SANTA MONICA – A lawsuit filed by a Santa Monica College freshman alleging Santa Monica College’s coronavirus vaccine mandate for in- person learning violates his religious freedom and his right to privacy should be dismissed, attorneys for the Santa Monica Community College District argue in new court papers.
“A person is not entitled to a religious exemption merely by claiming it,” the district’s lawyers argue in court papers filed Wednesday in Santa Monica Superior Court connection with plaintiff Carter Sparks’ lawsuit. “A government entity is not precluded from determining whether there are sincerely held beliefs, as distinct from determining the objective validity of the matters believed.”
Sparks’ suit, brought Jan. 11, seeks court orders declaring that the mandate is unconstitutional and that it exceeds the powers of the district. Sparks also seeks injunctive relief preventing the mandate from being enforced, plus compensatory damages.
The suit also names as a defendant Susan Fila, Santa Monica College’s health services officer, who Sparks believes was among those who denied his request for a religious exemption.
“This lawsuit is primarily an anti-vaxxer attack on a college requirement that a student who wants to attend classes in person — as distinct from online — have received a vaccination against COVID-19,” the district’s lawyers argue in their court papers. “Only secondarily is it a claim of for denial of a religious exemption and for a newly added theory of disability discrimination.”
Sparks’ demand “flies in the face of more than 100 years of decisions that even stricter measures — mandatory vaccinations themselves — were legal and constitutional,” the district’s lawyers further state in their court papers. “(Sparks) concedes that the law is against him.”
In his suit, Sparks maintains that without a judge’s intervention, he will “continue to be treated as a second-class citizen and denied access to an in-person college education.”
The district’s Board of Trustees voted on Aug. 3, 2021, to require that students get a COVID-19 vaccine before attending in-person classes during the fall semester.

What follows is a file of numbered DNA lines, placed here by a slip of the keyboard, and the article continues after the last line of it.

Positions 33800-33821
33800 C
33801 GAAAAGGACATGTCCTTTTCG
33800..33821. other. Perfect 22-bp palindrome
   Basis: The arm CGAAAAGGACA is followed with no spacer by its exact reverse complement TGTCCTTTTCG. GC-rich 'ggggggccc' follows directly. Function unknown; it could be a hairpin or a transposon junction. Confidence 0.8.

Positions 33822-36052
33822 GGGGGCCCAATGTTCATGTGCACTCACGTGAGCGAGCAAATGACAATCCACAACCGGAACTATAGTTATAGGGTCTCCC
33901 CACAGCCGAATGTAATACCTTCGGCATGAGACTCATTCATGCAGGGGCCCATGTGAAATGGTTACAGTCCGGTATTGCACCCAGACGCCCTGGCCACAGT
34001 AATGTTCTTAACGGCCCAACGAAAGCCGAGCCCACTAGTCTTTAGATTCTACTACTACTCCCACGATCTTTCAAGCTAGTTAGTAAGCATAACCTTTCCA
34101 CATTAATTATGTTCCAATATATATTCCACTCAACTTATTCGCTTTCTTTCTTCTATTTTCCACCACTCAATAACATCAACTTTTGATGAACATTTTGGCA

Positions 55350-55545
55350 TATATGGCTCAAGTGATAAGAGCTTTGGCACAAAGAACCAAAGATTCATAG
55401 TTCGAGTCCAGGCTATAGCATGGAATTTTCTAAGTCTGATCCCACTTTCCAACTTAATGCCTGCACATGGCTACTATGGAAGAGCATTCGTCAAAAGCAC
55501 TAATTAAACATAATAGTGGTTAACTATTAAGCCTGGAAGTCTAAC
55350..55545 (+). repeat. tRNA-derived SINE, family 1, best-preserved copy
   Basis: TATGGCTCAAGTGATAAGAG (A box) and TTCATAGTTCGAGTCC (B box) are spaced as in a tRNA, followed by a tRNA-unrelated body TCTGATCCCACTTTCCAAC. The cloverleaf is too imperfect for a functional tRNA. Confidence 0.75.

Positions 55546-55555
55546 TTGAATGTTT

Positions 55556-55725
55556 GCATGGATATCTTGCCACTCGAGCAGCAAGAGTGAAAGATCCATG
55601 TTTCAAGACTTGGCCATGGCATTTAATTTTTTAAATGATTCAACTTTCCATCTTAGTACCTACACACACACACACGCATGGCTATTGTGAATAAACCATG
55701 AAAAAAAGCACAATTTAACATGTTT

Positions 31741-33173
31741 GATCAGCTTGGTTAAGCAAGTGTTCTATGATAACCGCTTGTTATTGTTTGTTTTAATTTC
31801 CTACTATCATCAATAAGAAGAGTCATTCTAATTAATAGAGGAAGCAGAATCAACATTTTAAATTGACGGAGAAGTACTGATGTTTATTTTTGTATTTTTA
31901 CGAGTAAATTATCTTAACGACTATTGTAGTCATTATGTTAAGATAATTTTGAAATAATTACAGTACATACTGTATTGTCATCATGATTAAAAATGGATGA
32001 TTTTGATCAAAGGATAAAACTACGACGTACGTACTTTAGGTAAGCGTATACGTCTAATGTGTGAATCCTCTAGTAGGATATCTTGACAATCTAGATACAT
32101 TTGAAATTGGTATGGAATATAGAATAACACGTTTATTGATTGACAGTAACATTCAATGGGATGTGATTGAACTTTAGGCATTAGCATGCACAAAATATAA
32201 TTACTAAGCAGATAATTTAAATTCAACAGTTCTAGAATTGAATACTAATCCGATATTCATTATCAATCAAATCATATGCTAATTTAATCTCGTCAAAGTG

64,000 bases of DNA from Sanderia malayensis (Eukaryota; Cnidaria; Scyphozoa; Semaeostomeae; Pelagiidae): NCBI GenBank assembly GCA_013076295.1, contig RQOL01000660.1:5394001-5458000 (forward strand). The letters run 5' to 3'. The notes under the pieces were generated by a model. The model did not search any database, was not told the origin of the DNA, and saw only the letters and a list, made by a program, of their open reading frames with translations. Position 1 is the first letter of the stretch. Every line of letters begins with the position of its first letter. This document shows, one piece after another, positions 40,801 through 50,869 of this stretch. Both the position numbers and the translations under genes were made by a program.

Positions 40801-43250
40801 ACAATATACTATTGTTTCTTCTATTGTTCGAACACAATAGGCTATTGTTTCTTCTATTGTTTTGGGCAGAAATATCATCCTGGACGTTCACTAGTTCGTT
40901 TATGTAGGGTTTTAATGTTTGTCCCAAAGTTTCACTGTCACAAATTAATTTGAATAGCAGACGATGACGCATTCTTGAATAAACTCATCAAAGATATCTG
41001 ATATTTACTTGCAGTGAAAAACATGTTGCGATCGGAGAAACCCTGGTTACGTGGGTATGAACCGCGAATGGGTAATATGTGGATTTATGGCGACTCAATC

“The board gave vague reasons for this policy, stating, for example, that the shots represent the best way to slow the spread of COVID-19,” the suit states.
However, only the state Legislature has the power to impose a student vaccine directive and it has not done so, according to the suit. Moreover, forced vaccination policies violate Californians’ right to privacy, an express constitutional right that protects an individual’s “freedom of bodily integrity,” the suit states.
Sparks, a Catholic, submitted a request for religious and medical exemptions, stating his belief that he has already contracted COVID-19 and thus has natural immunity to the virus while also providing a letter from a doctor, the suit states.
The college denied Sparks’ request, saying it was unsupported by medical evidence, the suit states. The school also rejected Sparks’ request for a religious exemption, stating that being Catholic does not entitle someone to a religious exemption and the church has no theological objection to the coronavirus vaccines, according to the suit.
Sparks has already lost a semester of education, his court papers state.
But according to the district’s court papers, the district’s policy does not compel vaccination, but instead excludes non-vaccinated from attending classes in person and gives the option of learning online.
Sparks tried to claim an exemption last fall under SMCCD’s policy for religious objections, but his claim was “insufficient and properly rejected,” and he has no claim for later semesters because the exemption was abolished last Sept. 7, according to the district’s lawyers’ court papers.
Sparks’ legal theory that his unvaccinated status amounts to a disability and his claim of discrimination for not being able to attend classes in person are both “absurd,” the district’s lawyers further argue in their court papers.
No date has yet been set by Judge Craig D. Karlan to hear the district’s dismissal motion.